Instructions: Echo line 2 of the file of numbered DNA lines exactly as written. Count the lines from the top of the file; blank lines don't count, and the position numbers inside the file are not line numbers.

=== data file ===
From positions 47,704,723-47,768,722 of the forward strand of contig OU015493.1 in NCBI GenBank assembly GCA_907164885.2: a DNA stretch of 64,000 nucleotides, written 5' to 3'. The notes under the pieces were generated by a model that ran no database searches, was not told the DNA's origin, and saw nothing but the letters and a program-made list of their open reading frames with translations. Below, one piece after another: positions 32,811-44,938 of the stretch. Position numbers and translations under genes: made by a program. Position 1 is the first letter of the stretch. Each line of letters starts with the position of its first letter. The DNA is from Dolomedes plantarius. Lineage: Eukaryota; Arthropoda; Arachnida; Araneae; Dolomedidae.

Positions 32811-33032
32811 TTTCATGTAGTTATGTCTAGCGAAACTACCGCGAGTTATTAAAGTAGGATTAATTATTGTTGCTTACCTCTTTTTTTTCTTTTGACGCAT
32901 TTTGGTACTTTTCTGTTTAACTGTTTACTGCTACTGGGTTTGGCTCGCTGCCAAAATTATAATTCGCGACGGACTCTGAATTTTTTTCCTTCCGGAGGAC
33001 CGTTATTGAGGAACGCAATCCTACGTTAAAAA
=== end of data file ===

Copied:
Positions 32811-33032